Reeling in Fish Poachers

nina | April 29th, 2011 - 9:00 am

Several maritime agencies are waging high-tech battles with poachers illegally fishing the nation’s waterways.

Poaching is an ongoing problem for the commerical marine fishing industry, which in 2009 sas a $38.4 billion business. 

Poachers regularly target rockfish, salmon, oysters, scallops, lobsters, & turtles.  Some of the devices being installed to stop them include infrared video cameras, Global Positioning System tracking devices and electronic fencing.

Since January 2011, The MARYLAND Natural Resources Police has monitored the Chesapeake Bay region with the best radar detector units and two infrared video cameras placed at confidential locations.

Consumers can be affected in various ways from poaching.  In some cases, low-value fish is mislabeled and sold as high-value fish.  Also, if fishers bring in more than their allowed amount, they can drive down the price for a species.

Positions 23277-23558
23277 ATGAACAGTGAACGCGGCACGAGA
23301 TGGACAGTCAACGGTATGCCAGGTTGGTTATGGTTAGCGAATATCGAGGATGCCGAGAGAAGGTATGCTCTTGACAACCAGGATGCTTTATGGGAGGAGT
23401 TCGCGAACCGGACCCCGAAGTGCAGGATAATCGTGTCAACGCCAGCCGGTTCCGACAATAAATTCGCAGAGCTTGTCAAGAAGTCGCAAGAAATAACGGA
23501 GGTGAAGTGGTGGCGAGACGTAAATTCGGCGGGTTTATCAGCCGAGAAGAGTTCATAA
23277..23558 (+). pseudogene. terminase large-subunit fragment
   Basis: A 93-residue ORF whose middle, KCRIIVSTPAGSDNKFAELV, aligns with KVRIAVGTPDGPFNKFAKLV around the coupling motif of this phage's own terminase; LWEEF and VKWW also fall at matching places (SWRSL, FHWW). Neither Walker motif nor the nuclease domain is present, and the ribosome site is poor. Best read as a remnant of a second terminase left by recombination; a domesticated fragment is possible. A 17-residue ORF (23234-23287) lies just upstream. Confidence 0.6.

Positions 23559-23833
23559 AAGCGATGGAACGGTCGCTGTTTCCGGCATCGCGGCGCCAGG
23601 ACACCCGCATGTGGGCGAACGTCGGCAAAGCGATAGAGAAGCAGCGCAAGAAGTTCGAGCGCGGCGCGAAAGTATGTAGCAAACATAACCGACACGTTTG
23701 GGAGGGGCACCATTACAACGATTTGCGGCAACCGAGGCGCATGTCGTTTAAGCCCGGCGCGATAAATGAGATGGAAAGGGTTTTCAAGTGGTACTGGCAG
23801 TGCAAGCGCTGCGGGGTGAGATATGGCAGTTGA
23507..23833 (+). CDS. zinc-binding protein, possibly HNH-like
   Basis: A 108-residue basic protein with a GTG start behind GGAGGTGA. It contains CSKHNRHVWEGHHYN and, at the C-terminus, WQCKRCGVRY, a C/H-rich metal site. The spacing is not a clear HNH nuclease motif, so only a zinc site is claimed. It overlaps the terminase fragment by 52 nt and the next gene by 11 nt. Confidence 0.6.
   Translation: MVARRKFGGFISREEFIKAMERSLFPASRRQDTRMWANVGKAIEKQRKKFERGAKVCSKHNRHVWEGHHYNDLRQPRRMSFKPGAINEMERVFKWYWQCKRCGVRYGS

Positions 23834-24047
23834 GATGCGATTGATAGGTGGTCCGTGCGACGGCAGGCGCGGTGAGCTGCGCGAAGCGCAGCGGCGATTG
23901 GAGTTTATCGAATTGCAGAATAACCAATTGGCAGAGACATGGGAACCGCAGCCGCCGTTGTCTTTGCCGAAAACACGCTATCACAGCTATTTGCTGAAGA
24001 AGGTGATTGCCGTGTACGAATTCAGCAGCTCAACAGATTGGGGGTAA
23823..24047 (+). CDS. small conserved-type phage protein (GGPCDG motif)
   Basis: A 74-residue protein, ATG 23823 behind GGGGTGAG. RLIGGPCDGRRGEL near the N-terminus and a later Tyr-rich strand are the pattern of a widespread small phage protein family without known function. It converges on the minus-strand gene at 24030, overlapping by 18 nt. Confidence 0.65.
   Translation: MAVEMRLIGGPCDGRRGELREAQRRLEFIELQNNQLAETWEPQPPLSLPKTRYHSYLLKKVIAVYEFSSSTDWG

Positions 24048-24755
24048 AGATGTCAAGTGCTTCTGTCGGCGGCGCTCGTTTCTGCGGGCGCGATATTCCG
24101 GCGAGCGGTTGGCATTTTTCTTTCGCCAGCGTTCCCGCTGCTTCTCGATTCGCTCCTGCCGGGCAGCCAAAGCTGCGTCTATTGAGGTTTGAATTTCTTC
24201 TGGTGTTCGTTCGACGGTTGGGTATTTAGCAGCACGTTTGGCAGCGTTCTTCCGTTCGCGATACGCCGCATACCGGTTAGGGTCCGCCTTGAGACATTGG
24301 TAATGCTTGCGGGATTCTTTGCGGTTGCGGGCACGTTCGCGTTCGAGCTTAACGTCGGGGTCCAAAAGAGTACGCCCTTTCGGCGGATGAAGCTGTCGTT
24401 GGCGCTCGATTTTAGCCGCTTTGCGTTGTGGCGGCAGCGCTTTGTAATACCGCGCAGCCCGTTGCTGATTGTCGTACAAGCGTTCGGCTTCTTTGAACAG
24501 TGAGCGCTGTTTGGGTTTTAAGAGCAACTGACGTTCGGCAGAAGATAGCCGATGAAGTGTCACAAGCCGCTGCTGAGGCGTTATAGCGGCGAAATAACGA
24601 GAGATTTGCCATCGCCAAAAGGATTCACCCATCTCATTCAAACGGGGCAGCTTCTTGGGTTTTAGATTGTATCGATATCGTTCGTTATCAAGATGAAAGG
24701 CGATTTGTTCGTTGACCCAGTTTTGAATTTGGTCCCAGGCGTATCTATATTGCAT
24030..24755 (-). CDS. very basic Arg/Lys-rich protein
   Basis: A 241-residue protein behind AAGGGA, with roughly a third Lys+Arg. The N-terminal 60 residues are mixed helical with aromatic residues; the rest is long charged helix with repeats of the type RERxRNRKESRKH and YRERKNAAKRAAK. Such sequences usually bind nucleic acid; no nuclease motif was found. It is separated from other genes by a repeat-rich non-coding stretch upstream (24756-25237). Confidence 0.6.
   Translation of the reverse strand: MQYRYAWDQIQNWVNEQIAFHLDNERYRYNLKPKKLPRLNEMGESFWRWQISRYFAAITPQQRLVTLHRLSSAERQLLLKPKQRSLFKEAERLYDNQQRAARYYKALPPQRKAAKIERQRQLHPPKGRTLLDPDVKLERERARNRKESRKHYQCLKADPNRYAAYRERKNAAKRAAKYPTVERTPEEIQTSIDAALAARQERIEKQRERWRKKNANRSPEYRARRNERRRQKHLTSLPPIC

Without adequate enforcement, those willing to break the law not only potentially harm the resource, but also other hardworking fishermen who abide by the regulations needed to ensure the stocks are sustainable into the future.

In February, Maryland NRP found 12.5 tons of rockfish in illegally anchored gill nets in the Chesapeake Bay.  This discovery prompted the state to close the commercial rockfish fishery from Feb. 4 – Feb. 25.

Because poachers can use radar to see police vessels coming, police are becoming more sophisticated in their enforcement approach.

Later this year, Maryland NRP will launch a feature called “geo-fencing” – the state will be able to draw electronic fences around oyster sanctuaries, which will trigger an alarm when vessels break the virtual barrier.

Other state enforcement efforts:
Washington Sate, law enforcement obtains court orders to place GPS tracking devices on boats suspected of poaching activity.

South Florida, NRP use high-powered spotting scopes to zoom in on poachers.  This has been highly effective in catching poachers robbing lobster traps.

Off the coast of Southern California, investigators first build a case against an offender, then send in a covert dive team to catch a violation in progress.

Source:  www.usatoday.com, 3/9/11

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